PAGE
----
Tesla has begun taking orders for its transformative new solar roof. The pricing is competitive, and it marks the final piece in Elon Musk’s vision for a grand unification of his clean-energy ambitions—combining solar power, home batteries, and electric cars.
“These are really the three legs of the stool for a sustainable energy future,” Musk said. “Solar power going to a stationary battery pack so you have power at night, and then charging an electric vehicle … you can scale that to all the world’s demand.”
Tesla opened up its online store and began taking $1,000 deposits for two of four options unveiled in October: a smooth black glass and textured-glass roof tiles. From most viewing angles, the slick shingles look like standard roof materials, but they allow light to pass through from above onto a solar cell embedded beneath the tempered surface. The first installations will begin in the U.S. in June, though orders are being accepted from countries around the world for 2018.
The cost of Tesla’s solar roof is critical for determining whether it will be a niche product for the wealthy or the key to unlocking a residential solar market that has been slowing in the U.S. The pricing unveiled Wednesday was less than many analysts were expecting, including at Bloomberg New Energy Finance and Consumer Reports. When taking into account the energy savings and lifetime cost of ownership (Tesla guarantees it will outlast your home) it’s an affordable option in many areas of the country.
“The pricing is better than I expected, better than everyone expected,” said Hugh Bromley, a solar analyst at Bloomberg New Energy Finance who had been skeptical about the potential market impact of the new product. Tesla’s all-in cost for active solar tiles is about $42 per square foot, “significantly below” BNEF’s prior estimate of $68 per square foot, Bromley said. Inactive tiles will cost $11 per square foot, and Tesla says to expect an overall average of roughly $22 per square foot.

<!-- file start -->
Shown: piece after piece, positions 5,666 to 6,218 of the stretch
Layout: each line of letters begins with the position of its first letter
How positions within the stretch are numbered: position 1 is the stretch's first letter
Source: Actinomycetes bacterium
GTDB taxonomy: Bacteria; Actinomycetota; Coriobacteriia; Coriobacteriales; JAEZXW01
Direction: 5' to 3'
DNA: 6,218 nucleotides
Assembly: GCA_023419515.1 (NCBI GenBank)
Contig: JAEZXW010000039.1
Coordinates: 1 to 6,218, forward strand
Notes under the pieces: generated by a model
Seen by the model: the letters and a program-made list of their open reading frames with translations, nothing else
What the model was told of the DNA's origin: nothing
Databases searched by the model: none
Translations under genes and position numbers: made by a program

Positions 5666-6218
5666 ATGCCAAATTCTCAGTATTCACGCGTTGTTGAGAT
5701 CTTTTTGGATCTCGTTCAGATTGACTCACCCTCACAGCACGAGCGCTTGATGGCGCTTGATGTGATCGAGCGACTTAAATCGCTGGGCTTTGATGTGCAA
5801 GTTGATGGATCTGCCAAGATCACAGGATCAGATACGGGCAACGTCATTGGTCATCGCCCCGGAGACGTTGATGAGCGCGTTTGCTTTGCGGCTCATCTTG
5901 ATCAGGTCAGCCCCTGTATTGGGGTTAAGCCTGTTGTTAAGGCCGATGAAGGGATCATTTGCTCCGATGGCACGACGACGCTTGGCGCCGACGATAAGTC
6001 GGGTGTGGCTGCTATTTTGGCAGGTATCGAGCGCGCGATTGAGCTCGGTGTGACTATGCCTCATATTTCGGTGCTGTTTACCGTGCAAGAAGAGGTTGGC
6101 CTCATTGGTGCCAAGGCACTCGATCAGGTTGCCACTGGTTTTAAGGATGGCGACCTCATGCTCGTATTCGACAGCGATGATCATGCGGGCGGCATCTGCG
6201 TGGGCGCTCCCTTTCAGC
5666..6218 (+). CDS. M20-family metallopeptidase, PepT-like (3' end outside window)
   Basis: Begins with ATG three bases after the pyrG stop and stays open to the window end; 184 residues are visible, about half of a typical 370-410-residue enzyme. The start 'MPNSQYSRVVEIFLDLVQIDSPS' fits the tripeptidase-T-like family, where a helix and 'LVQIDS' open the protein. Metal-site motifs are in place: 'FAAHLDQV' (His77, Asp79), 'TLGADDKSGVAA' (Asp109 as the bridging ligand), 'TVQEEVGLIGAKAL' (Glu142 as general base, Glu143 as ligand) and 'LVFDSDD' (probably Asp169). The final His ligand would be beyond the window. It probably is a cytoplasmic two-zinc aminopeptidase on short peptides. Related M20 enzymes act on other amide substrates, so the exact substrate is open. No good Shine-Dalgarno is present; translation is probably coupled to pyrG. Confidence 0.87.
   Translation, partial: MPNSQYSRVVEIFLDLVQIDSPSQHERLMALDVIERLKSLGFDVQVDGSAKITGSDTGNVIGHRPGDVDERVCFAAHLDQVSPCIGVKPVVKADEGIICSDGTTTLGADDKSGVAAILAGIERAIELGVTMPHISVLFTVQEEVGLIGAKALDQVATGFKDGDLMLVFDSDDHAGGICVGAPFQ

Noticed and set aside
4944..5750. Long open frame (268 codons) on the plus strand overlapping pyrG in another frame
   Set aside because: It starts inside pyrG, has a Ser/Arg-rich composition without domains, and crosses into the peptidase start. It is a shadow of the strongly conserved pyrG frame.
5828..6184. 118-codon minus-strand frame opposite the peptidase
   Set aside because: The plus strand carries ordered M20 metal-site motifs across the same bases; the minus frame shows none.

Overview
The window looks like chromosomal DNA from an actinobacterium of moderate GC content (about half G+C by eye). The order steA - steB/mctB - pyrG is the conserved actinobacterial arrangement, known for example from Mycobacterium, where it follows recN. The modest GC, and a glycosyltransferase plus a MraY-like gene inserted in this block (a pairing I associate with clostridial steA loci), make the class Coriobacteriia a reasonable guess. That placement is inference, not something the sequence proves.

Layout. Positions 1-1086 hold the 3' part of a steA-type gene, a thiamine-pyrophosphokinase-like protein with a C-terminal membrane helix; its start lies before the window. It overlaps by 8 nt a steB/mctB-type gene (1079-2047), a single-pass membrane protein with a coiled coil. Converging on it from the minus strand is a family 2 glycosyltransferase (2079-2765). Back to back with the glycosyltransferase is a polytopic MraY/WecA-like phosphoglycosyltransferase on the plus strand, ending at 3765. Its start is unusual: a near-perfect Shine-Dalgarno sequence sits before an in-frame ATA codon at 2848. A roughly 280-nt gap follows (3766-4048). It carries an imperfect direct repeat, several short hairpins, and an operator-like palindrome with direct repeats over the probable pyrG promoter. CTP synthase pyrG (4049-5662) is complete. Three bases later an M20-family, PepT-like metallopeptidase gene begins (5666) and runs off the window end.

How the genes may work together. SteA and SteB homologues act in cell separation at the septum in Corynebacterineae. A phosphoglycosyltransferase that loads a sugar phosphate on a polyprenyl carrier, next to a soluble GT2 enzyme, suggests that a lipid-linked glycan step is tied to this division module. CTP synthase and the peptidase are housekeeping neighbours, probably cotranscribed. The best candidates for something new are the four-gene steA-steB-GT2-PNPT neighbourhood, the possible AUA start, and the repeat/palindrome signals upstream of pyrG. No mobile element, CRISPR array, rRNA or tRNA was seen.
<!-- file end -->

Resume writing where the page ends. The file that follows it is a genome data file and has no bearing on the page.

About That Pricing
Tesla’s solar shingles may open doors to wealthy American suburbs, where aesthetics matter and visible solar panels are sometimes prohibited. But they’re not yet for everyone. The solar roof still comes with a considerable upfront price tag. Replacing the roof of a 2,000 square-foot home in New York state—with 40 percent coverage of active solar tiles and battery backup for night-time use—would cost about $50,000 after federal tax credits. It would pay for itself with $64,000 of energy produced over 30 years, according to Tesla’s website calculator, but that requires a bigger mortgage and some long-term planning.
In this case, a Tesla solar roof is not only more expensive upfront than a traditional roof—contradicting a claim Musk made last year —but it’s potentially more expensive upfront than a traditional roof with solar panels on top, too. That’s because a Tesla solar roof may require more square feet of active solar generation to satisfy the same energy needs as traditional solar panels. Even though the Panasonic solar cells Tesla uses are some of the best in the industry, they must be spaced further apart than on traditional panels to account for the edges of each shingle, BNEF’s Bromley said. Tesla didn’t disclose the electricity output per square foot or the price per watt of power capacity.